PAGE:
No price tag could ever be placed on such a gift.

I shoveled last night until the stars had hung long in the sky.  I shoveled for more than two hours in below zero temps.  My muscles ached, my hands were sore, and my bed was sounding pretty good.  None of that was remarkable though.  What was remarkable to me last night as I slowly heaped the snow into its neat rows, was that I enjoyed every minute of it.

Thanks, Dad and Mom.  I will be forever grateful.

Happy Thanksgiving.

November 20, 2014

Thanksgiving through the eyes of Mother's Day

The clock said 1:00am when the car finally stopped and sleep was in sight.  I don't even know what it said when my head came to wearily land on my pillow.  I do know that everyone else in my family was already breathing heavily and lost in dream world.

I woke to the sound of consistent coughing and the throb in my head said not enough hours had gone by.  My poor little man was plagued by the persistence of the cough so I bring water, prop him, and check on him a couple times over the next couple hours until I finally get up saving my alarm the trouble.

I leave the room in its black stillness and realize the breakfast will end before any bodies are moving in our room.  I precede to do what moms do, I care for my family.  Thought is put into what each member of my crew would want to wake and eat and all is delivered to a room that still has not an ounce of movement to it.  Breakfast in bed served to all six of the people I love.

I chuckle at the irony as it is the day we celebrate mothers.  I see pictures through the morning of mothers receiving  trays piled with thoughtful breakfasts served to them in bed.  I rejoice with those moms, thankful their families are loving on them on this day of celebration just as my family does for me year after year.  They are all far too good to me.  Being the deliverer of breakfast on this day doesn't leave me discouraged as I leave the trays and slip out of the room again.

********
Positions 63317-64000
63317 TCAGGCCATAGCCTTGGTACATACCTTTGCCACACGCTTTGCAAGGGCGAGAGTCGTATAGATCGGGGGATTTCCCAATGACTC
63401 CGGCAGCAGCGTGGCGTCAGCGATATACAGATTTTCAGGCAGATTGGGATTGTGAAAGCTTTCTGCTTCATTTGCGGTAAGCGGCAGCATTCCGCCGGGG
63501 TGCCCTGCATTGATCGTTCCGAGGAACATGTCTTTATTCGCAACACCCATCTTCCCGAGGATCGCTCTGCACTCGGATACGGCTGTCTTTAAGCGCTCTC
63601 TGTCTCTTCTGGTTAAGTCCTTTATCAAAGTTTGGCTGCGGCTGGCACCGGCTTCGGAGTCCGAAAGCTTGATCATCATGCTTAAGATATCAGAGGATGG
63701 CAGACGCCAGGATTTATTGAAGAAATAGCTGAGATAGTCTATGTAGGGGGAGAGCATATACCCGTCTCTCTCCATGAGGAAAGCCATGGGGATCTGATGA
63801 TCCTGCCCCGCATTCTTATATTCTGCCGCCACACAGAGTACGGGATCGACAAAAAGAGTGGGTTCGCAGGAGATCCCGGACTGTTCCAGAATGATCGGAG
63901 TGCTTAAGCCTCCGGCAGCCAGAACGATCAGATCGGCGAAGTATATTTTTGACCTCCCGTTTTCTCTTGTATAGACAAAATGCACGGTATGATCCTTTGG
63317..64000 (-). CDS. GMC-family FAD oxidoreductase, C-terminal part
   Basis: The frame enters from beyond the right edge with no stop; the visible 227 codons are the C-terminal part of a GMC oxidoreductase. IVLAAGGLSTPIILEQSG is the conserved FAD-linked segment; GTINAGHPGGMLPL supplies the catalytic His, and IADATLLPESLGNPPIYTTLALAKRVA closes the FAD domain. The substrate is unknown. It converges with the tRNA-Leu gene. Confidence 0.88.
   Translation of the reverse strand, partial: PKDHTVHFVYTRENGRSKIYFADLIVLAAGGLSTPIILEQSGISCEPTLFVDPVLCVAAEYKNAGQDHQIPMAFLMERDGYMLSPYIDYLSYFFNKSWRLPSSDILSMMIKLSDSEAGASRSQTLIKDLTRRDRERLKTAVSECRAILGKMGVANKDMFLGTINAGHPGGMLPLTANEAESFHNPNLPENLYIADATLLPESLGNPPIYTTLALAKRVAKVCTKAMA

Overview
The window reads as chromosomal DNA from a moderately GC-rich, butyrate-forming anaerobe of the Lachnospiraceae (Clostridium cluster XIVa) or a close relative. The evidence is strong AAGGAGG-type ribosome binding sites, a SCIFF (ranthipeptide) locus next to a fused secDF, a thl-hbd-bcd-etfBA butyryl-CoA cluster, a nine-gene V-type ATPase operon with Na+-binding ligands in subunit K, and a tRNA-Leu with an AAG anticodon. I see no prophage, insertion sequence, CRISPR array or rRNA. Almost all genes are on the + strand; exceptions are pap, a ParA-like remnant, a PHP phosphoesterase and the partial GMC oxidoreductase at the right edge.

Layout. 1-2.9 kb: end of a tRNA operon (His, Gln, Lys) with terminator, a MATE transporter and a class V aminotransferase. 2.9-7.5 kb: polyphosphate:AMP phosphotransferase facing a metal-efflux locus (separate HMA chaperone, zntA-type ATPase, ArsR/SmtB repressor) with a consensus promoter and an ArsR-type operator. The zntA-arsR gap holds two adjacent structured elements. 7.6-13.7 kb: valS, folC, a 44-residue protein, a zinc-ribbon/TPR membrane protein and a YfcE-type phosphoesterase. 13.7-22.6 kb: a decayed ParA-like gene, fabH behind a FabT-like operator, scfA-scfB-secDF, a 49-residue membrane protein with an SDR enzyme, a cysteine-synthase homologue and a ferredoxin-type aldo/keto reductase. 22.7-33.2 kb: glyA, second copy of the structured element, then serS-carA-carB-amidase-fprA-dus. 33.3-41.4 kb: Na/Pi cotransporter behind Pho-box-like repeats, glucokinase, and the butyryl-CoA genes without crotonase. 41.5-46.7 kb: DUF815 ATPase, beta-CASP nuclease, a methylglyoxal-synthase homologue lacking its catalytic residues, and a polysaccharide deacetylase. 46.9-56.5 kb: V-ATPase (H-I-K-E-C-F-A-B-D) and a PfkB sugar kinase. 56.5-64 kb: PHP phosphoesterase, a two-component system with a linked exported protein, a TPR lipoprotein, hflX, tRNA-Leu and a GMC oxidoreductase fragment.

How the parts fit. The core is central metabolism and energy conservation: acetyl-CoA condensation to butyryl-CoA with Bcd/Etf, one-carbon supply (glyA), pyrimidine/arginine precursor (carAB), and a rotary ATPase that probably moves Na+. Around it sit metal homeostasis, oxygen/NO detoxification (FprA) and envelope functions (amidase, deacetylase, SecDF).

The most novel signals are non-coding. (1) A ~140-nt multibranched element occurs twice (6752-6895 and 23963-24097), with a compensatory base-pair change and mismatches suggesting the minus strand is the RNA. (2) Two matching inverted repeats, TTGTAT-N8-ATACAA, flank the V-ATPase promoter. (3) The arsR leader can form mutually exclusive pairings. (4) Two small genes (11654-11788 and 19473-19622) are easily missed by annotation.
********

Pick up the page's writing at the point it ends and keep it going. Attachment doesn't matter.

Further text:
Why should I be discouraged?  Today, even more than all other days, I think of this high calling God has given me - to be a mother.

It is a gift to be the last one up making sure everyone is settled and has what they need.

It is a gift to be awakened long before my alarm was prepared to do its work, so I could love on a sleepy little person.

It is a gift to be the first one up caring for the needs of my family before they are even awake to realize it.

Why don't I always see it this way?

I am thankful today that God, by His grace, granted this perspective.  I thought of each face, both those here with me and the one I will see someday, and am overwhelmed with gratitude that God entrusted me with this task - being the mother of these beautiful people.

Tasks completed I head down and spend some time on the treadmill talking to God as the sweat drips.  Motherhood is like that, blood, sweat, and tears poured out.  I ask Him that none of that would be wasted.  Most days I fall far short of what I should be as a mom.  I am floundering along trying to figure this journey out. I ask Him to continue to extend His grace to me and to work in the hearts and lives of these kids He has entrusted to me. This is not a job for the faint at heart, I often say.

It is Mother's Day.

I ask God one more thing before embarking on the day's adventure.  I ask Him to help me to meet them with smiles, with open arms, with love, with grace - not because it is Mother's Day, but because it is a DAY to be a mother like every day.